8. Can we maintain this pace indefinitely?
9. Do we support technical excellence and good design that allows for future changes?
10. Are we maximizing the amount of work not done- namely, doing as little as necessary to fulfill the goal of the project?
11. Is this development team self-organizing and self-managing? Does it have the freedom to succeed?
12. Are we reflecting at regular intervals and adjusting our behavior accordingly?

The big issue with Waterfall is change – the team/people, features, tech, etc., true Agile deals with this better, quicker, cheaper and allows you to kill what needs to be killed faster.

Agile, in my humble opinion will never work without a dedicated ScrumMaster and that’s not (always) a traditional Producer/PM – especially when there's Jr. people on the team.

Eric Preisz
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@Brian - I don't see anything in the Agile Manifesto that we don't apply to our practices. Although, from my experience, I've seen #9 overrule #10 more often than it should...but that's another article.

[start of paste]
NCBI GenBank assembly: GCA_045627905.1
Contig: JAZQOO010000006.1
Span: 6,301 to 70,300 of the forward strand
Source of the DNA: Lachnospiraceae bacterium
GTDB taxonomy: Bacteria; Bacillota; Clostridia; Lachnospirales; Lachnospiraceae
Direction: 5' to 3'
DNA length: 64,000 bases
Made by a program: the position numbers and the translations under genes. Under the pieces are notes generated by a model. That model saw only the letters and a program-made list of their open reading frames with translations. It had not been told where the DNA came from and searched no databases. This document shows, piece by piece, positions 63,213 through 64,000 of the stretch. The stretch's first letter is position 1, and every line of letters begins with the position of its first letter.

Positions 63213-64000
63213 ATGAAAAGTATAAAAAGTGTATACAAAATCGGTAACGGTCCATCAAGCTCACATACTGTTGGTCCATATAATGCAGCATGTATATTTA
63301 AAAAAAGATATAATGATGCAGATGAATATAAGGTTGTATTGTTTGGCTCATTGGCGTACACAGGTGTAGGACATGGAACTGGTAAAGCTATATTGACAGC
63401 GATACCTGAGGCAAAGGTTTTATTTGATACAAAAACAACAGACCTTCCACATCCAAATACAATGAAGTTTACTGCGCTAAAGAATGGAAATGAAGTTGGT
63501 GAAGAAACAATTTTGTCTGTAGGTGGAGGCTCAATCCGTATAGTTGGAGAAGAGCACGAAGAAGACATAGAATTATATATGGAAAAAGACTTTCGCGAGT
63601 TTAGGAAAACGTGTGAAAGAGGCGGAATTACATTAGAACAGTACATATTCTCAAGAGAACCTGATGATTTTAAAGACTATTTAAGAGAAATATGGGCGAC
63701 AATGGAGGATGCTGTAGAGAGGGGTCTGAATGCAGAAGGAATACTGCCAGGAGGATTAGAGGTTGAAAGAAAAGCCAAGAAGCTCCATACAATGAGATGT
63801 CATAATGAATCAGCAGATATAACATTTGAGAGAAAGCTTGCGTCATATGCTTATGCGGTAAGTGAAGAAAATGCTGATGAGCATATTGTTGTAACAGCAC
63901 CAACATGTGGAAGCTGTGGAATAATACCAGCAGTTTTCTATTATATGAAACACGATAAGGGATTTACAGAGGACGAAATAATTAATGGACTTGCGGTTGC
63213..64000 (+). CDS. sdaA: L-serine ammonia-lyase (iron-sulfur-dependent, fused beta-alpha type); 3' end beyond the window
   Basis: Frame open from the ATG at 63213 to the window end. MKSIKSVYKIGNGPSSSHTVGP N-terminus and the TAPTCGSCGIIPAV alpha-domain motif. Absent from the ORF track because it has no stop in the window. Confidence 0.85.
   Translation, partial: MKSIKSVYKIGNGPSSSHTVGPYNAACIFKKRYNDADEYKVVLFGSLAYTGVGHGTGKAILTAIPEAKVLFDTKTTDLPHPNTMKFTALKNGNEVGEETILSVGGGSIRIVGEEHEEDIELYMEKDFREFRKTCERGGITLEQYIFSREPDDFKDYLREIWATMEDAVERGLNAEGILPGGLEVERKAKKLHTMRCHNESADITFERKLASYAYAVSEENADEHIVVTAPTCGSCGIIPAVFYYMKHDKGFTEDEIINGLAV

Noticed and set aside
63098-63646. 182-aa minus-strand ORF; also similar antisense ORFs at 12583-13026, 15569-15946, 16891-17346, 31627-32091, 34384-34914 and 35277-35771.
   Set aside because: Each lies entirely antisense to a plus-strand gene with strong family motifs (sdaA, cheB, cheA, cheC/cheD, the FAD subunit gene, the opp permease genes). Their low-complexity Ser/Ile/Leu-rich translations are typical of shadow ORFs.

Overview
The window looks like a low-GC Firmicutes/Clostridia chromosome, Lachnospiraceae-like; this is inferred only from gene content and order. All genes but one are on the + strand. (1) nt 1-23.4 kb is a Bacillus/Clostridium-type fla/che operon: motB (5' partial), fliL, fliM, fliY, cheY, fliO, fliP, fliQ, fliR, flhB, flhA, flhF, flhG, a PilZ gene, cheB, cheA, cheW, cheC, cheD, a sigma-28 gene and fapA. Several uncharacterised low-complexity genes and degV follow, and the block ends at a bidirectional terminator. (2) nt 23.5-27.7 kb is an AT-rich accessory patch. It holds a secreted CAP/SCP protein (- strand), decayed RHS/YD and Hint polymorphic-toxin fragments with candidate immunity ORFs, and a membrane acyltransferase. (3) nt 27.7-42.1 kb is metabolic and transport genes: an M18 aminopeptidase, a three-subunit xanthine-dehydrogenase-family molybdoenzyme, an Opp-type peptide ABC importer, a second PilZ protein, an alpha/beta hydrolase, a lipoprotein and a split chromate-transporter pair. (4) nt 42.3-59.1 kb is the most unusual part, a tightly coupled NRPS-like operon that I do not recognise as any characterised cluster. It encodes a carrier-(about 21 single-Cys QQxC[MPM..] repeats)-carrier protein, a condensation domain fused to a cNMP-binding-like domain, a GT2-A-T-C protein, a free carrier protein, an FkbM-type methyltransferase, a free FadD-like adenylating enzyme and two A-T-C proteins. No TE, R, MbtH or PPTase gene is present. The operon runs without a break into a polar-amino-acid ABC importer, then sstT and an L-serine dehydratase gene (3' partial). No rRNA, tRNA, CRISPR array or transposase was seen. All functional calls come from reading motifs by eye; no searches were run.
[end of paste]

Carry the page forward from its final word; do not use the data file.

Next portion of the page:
Dan the gaming Guy
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I like having a macro waterfall schedule that breaks project features / efforts up into buckets (this ensures your project is not a run away train of endless itteration), within each of those time buckets use an agile and fast itteration process to accomplish desired outcome of each part.

Also ensure to schedule a very healthy polish (around 25-35%) phase at the end of the project to:
1) Reduce risk of over scoping your product by having a shorter production phase
2) Create some buffer if youre budget is reduced, your asked to bring your dates in or if something else goes wrong with staffing/hiring/planning, etc
3) If you avoid the above scenarios, you should be able to create a highly polished product

"If you can make every aspect of your product good, your result will be great".